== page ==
I've made 3 round trips by air from 1995 to now. The sharp contrast from pre- to post-9/11 travel agg caused me to drive from the east coast to New Mexico(wait, there's a NEW Mexico?)and back. Christmas vacation this year is Auto train to Florida and drive back to Pennsylvania. Deus volent and the crick don't rise, I won't set foot in a TSA-controlled waiting room until this nonsense is brought back under control. Since that doesn't look likely within my lifetime, cest levi.

stay safe

PA State Cop said...

Won't let them crack the case or bag without me. Show them my Creds and tell them they will be on the end of an Initial crime report before I leave the facility if they do it without permission.

TSA Locks, Phaah. Master Padlocks and I have the key.

Tam said...

Lergnom,

I didn't set foot on a plane between '94 and '10, Mr. Van Winkle.

Kristophr said...

I've found that if I fly with a boring boring firearm, the TSA leaves it the fuck alone. Doesn't help for three gun matches, I guess.

PA State Cop:

I keep two sets of extra locks in the bottom of the gun case: A TSA set when some tard who doesn't know their own regs insists they go on instead, and a second set of master locks, in case they declare an emergency, and cut the first set off. If you don't have back up locks when the first set gets maliciously destroyed, you can't fly.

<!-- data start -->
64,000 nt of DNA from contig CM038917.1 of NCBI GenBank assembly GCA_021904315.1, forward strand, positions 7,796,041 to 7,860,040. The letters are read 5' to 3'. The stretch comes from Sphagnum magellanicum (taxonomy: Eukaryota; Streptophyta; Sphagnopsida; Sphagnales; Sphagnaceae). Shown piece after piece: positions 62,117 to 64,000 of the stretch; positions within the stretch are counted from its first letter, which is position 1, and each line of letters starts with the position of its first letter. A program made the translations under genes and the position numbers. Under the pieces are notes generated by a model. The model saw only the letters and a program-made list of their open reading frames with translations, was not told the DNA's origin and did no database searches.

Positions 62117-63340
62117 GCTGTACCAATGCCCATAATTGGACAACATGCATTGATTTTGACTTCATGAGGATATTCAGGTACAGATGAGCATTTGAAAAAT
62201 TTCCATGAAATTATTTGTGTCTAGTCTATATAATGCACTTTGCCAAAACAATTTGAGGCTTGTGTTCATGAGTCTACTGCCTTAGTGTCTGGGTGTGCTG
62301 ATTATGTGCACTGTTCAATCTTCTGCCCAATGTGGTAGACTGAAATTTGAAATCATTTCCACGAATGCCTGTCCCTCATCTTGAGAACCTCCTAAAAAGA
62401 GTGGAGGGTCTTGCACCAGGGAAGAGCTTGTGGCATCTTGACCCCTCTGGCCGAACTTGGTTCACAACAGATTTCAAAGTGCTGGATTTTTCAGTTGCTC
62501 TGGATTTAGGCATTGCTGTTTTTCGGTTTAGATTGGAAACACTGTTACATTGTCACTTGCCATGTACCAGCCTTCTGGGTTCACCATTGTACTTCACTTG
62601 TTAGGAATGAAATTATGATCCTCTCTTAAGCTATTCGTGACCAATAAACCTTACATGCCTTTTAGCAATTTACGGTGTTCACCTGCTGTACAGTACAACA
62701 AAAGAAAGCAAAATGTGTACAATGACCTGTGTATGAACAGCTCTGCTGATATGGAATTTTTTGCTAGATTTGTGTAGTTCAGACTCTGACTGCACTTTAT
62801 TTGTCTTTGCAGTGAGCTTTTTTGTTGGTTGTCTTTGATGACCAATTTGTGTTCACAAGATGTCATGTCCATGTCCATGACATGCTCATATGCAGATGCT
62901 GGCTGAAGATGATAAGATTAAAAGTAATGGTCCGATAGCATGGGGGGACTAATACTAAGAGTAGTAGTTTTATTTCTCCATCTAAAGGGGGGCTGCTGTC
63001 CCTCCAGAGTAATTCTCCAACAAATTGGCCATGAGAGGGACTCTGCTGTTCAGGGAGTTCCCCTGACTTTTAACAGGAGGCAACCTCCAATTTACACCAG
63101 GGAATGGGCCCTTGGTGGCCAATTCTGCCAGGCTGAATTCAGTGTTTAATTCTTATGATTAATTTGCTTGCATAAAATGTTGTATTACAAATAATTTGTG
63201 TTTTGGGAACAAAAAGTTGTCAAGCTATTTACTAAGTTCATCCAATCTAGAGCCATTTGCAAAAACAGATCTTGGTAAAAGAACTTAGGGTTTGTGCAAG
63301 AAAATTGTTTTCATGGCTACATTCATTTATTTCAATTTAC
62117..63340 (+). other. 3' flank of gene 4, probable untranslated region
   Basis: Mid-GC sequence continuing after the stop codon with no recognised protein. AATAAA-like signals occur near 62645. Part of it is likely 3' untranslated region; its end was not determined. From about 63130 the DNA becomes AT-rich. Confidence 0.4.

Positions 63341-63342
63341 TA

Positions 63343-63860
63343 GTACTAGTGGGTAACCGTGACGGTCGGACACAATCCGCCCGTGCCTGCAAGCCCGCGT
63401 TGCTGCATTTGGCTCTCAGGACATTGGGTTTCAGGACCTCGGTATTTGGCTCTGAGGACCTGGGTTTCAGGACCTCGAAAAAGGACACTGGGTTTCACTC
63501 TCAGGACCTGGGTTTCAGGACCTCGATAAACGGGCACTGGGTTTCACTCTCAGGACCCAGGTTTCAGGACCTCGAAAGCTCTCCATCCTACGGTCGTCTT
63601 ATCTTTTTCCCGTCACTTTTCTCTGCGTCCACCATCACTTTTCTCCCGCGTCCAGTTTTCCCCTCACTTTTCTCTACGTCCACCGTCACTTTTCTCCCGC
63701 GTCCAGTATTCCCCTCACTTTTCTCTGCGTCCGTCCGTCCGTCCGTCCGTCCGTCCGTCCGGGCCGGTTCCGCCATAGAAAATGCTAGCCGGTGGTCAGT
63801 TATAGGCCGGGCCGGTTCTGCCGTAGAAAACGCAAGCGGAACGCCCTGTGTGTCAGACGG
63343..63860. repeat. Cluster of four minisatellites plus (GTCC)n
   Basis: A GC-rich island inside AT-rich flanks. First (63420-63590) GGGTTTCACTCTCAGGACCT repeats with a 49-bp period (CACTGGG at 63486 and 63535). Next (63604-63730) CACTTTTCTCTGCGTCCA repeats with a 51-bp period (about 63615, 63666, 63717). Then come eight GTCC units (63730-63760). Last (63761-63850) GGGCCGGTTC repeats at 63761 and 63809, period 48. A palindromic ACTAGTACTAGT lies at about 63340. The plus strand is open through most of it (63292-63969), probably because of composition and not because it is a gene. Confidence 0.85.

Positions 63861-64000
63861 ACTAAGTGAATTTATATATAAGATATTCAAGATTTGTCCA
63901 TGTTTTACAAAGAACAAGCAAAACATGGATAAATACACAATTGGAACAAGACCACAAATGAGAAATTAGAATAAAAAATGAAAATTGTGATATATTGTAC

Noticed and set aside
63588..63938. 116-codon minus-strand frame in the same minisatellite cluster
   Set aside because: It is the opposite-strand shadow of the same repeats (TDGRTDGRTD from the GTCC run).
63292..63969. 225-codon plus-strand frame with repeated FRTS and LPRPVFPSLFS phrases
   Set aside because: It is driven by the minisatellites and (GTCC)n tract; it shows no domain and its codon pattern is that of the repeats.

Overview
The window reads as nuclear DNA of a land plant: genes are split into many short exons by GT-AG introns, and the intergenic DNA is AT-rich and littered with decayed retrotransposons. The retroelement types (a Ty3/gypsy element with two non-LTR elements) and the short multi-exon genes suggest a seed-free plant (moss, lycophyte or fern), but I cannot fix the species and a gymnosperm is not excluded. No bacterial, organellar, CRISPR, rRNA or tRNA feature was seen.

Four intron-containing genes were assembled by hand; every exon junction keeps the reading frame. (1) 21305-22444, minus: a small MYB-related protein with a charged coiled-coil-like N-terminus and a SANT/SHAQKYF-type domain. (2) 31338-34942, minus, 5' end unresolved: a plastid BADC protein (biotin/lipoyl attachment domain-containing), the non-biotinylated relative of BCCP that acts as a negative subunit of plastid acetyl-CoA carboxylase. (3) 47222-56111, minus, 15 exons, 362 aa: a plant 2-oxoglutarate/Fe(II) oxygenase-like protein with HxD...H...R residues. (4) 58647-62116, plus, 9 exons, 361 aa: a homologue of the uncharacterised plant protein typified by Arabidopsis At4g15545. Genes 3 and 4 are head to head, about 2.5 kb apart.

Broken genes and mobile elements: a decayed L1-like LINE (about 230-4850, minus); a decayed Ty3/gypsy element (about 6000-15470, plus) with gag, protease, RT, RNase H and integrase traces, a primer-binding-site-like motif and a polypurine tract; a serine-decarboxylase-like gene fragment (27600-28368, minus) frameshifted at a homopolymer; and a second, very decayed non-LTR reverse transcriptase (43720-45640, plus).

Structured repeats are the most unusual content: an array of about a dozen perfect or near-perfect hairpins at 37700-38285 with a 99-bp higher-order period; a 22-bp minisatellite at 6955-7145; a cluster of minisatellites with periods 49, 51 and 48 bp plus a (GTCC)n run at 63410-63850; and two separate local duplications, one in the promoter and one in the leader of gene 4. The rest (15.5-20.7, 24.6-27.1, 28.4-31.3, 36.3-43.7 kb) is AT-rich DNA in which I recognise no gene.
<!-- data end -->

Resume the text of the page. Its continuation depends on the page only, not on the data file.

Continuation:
staghounds said...

Back up locks are a good idea.

When I've flown with guns, I've disassembled them before packing.

Never had a case opened yet.

Netpackrat said...

The TSA here in Anchorage tried that crap with my brother once. He refused to give them his keys, and eventually they decided to obey the law and inspect his case in his presence, and let him and it through without further incident.

Must be his luck because he's had things like that happen more than once, and I've never had any trouble with the TSA over checked firearms. Usually here in Anchorage they don't want to even open the case; they just swab the exterior.

My "gun case" for travel is a Pelican 1560 with the foam taken out. They say you have to use a lockable, hard sided case, but they don't say you can't put anything else in it, and that's how I keep the rest of my stuff from being rifled through out of my sight. Might as well make their stupid rules work in your favor.

Lergnom said...

Tam; different world, for sure.

Geodkyt said...

Netpackrat --

That's a trick I ran across from a professional photographer.

See, even starter pistols count as "guns" for FAA/TSA regs. So he advocated tossing a cheap starter pistol in every bag containing camera gear.

As he said, he went from his accountant having a *line*item* loss representing "Shit the baggage handlers stole" to not losing ANY gear in transit.